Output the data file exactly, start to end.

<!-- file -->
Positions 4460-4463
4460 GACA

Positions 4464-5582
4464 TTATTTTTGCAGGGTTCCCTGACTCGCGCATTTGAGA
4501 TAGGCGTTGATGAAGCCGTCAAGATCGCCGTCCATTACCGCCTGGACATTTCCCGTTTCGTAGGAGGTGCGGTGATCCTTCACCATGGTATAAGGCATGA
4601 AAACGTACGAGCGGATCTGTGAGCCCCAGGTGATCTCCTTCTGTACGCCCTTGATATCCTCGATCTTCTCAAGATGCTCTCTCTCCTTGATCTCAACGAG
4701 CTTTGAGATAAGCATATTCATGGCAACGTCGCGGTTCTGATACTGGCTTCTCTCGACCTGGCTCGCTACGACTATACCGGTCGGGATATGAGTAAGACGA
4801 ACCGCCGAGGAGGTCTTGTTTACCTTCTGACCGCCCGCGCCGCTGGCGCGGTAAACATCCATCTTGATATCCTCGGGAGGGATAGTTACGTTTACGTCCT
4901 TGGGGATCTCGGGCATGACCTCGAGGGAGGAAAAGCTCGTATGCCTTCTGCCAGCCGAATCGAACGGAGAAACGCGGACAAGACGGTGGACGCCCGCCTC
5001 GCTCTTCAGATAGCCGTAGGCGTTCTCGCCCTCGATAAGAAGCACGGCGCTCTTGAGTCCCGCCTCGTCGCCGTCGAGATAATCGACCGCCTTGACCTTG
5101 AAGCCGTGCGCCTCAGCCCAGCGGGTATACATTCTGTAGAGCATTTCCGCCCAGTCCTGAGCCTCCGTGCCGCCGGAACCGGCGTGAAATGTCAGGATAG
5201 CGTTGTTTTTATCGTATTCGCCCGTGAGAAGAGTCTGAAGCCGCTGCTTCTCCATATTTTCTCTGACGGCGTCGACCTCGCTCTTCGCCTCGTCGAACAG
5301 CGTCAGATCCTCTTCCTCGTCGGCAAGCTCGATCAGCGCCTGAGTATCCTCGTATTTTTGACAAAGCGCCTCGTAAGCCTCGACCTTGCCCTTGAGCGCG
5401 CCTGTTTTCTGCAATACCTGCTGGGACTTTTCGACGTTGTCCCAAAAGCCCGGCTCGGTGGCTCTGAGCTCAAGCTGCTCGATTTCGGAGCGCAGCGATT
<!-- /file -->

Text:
Positions 4460-4463
4460 GACA

Positions 4464-5582
4464 TTATTTTTGCAGGGTTCCCTGACTCGCGCATTTGAGA
4501 TAGGCGTTGATGAAGCCGTCAAGATCGCCGTCCATTACCGCCTGGACATTTCCCGTTTCGTAGGAGGTGCGGTGATCCTTCACCATGGTATAAGGCATGA
4601 AAACGTACGAGCGGATCTGTGAGCCCCAGGTGATCTCCTTCTGTACGCCCTTGATATCCTCGATCTTCTCAAGATGCTCTCTCTCCTTGATCTCAACGAG
4701 CTTTGAGATAAGCATATTCATGGCAACGTCGCGGTTCTGATACTGGCTTCTCTCGACCTGGCTCGCTACGACTATACCGGTCGGGATATGAGTAAGACGA
4801 ACCGCCGAGGAGGTCTTGTTTACCTTCTGACCGCCCGCGCCGCTGGCGCGGTAAACATCCATCTTGATATCCTCGGGAGGGATAGTTACGTTTACGTCCT
4901 TGGGGATCTCGGGCATGACCTCGAGGGAGGAAAAGCTCGTATGCCTTCTGCCAGCCGAATCGAACGGAGAAACGCGGACAAGACGGTGGACGCCCGCCTC
5001 GCTCTTCAGATAGCCGTAGGCGTTCTCGCCCTCGATAAGAAGCACGGCGCTCTTGAGTCCCGCCTCGTCGCCGTCGAGATAATCGACCGCCTTGACCTTG
5101 AAGCCGTGCGCCTCAGCCCAGCGGGTATACATTCTGTAGAGCATTTCCGCCCAGTCCTGAGCCTCCGTGCCGCCGGAACCGGCGTGAAATGTCAGGATAG
5201 CGTTGTTTTTATCGTATTCGCCCGTGAGAAGAGTCTGAAGCCGCTGCTTCTCCATATTTTCTCTGACGGCGTCGACCTCGCTCTTCGCCTCGTCGAACAG
5301 CGTCAGATCCTCTTCCTCGTCGGCAAGCTCGATCAGCGCCTGAGTATCCTCGTATTTTTGACAAAGCGCCTCGTAAGCCTCGACCTTGCCCTTGAGCGCG
5401 CCTGTTTTCTGCAATACCTGCTGGGACTTTTCGACGTTGTCCCAAAAGCCCGGCTCGGTGGCTCTGAGCTCAAGCTGCTCGATTTCGGAGCGCAGCGATT